National Security Policy Analyst
Year started at POGO: 2013
Areas of Expertise: National Security, Military Policy, Defense Budgeting
Ethan Rosenkranz is POGO’s national security policy analyst. He works with the public policy team to develop national security and defense-related policy recommendations; disseminate and publicize investigatory findings; promote reforms of national security policy to the media, public, Congress, and federal agencies; and identify and contribute to investigations exposing waste, fraud, corruption, abuse, conflicts of interest, flawed policies, and systemic problems involving the federal government.
Before joining POGO, Rosenkranz spent four years on Capitol Hill, during which he helped draft two alternative budget resolutions and handled Science and Technology Committee work. Rosenkranz also worked on a diverse portfolio of congressional issues, including Appropriations, Budget, Economy, Energy, Environment, Financial Services, Housing, Space, Taxes, Telecommunications, and Trade, and has extensive experience drafting Floor amendments on specific weapons systems.
Most recently, Rosenkranz worked for the Project on Defense Alternatives as the executive editor of the Reset Defense Bulletin, a weekly newsletter covering the defense budget and Congress. While at PDA, Rosenkranz spent time lobbying congressional offices, conducting research, and handling communications. Rosenkranz was born and raised in Europe and Asia by expat Americans. He received a B.A., magna cum laude, from George Washington University’s Elliot School of International Affairs with a concentration in Conflict and Security. Rosenkranz co-authored the 2012 Defense Sense report and his written commentary has appeared on the Government Executive website.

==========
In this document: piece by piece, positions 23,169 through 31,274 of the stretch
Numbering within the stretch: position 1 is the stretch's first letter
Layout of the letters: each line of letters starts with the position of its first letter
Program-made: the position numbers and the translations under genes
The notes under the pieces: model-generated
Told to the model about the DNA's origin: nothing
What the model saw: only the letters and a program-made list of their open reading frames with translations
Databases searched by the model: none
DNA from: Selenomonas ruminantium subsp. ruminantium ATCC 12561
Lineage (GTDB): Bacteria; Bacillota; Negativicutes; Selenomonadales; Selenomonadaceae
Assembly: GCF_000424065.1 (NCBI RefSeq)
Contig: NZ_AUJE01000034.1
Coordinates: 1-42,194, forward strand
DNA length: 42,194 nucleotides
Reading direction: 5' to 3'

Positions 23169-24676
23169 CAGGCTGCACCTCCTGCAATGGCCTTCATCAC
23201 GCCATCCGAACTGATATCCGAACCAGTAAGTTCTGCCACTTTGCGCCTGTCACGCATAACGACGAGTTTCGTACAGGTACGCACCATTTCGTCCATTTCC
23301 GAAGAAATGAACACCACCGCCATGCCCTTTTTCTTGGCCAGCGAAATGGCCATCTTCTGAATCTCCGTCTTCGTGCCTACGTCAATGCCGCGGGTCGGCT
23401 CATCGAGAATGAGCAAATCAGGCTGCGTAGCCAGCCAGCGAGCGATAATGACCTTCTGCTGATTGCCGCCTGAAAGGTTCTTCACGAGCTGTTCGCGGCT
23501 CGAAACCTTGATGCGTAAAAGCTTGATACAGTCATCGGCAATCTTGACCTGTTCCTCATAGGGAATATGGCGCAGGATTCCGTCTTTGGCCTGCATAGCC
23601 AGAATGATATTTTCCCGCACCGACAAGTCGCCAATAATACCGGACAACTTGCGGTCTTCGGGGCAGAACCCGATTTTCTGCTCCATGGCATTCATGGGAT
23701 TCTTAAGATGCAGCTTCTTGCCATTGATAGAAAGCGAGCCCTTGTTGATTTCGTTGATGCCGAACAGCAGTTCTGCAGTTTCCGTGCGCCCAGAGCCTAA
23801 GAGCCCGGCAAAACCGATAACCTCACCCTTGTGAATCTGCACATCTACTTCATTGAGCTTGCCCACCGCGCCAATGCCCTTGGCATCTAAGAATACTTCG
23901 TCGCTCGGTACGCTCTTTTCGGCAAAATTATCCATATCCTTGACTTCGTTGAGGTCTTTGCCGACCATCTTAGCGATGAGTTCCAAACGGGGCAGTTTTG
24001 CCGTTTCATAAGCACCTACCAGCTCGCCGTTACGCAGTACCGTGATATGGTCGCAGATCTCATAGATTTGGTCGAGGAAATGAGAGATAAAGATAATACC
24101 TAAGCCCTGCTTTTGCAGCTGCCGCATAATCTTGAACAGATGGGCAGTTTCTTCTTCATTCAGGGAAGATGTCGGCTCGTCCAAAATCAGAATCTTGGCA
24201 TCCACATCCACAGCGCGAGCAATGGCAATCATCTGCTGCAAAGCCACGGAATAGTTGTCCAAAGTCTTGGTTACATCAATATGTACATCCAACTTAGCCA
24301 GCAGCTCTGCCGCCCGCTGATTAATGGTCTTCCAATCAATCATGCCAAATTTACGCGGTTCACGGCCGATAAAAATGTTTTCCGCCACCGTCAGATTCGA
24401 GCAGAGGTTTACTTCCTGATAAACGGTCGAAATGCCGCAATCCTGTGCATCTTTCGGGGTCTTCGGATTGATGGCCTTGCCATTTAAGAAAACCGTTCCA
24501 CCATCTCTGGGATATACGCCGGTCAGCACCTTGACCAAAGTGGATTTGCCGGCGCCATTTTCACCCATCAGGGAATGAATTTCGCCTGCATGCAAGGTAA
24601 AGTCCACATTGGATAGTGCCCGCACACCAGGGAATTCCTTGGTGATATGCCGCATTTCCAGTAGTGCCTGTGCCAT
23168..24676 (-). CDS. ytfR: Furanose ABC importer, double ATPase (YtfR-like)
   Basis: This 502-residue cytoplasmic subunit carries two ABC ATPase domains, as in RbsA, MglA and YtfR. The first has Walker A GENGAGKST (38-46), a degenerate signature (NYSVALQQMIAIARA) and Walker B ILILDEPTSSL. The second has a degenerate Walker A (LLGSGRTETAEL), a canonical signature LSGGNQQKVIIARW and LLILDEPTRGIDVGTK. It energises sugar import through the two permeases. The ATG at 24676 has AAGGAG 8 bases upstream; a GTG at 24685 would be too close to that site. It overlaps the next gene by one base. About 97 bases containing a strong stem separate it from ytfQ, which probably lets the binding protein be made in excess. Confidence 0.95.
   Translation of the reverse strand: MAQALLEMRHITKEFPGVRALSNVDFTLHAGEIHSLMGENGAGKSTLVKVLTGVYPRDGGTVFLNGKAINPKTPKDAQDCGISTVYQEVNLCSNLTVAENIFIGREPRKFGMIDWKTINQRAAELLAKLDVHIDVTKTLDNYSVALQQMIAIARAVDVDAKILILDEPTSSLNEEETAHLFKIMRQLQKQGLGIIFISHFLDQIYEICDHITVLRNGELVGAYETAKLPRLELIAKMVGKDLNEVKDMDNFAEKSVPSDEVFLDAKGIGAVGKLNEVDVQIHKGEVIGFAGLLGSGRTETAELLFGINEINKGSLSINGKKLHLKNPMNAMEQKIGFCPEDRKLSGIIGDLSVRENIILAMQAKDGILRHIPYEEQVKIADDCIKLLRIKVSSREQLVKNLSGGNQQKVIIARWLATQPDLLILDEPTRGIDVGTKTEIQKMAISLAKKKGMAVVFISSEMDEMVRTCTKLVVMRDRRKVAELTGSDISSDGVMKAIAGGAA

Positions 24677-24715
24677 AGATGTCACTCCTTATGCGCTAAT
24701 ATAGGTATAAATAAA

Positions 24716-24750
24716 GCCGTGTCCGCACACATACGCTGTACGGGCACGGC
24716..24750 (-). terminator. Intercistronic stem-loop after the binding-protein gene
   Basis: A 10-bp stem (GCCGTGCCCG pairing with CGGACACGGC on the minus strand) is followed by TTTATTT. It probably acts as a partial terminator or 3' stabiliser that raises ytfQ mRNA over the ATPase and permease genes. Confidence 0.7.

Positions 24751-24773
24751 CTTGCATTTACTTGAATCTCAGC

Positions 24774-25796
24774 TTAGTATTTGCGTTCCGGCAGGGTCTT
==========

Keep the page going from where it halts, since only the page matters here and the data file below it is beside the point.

POGO joined a broad coalition of groups in opposing an amendment to the Senate version of the National Defense Authorization Act that would change the way sequestration is implemented for the Pentagon.
News reports indicate that some Republican Senators are drafting an amendment that would spread out over time the spending reductions required of the Pentagon this year.
Representative Jackie Speier recently played the game, “The Price is Wrong,” on the House Floor in order to highlight cases in which government contractors are overbilling the federal government hundreds of millions of dollars.
The Senate is yet again poised to authorize funding for programs that military leaders and the Pentagon don't want.
The House Armed Services Committee held a hearing this week to ask if the U.S. truly needs the $12 billion life extension program for the B61 nuclear bomb.
The U.S. still maintains an expensive stockpile of B61 bombs in Europe as part of a NATO defense against a Soviet threat that no longer exists.
In a new piece published on POGO’s Straus Military Reform Project site, Roger Thompson, a defense analyst and professor. dispels in amazing detail the notion that the United States fields the best fighter pilots in the world.
A newly unveiled proposal to keep the government operating past the end of this month represents the first acknowledgment by House leadership that they ought to adhere to current law spending caps set by the sequester.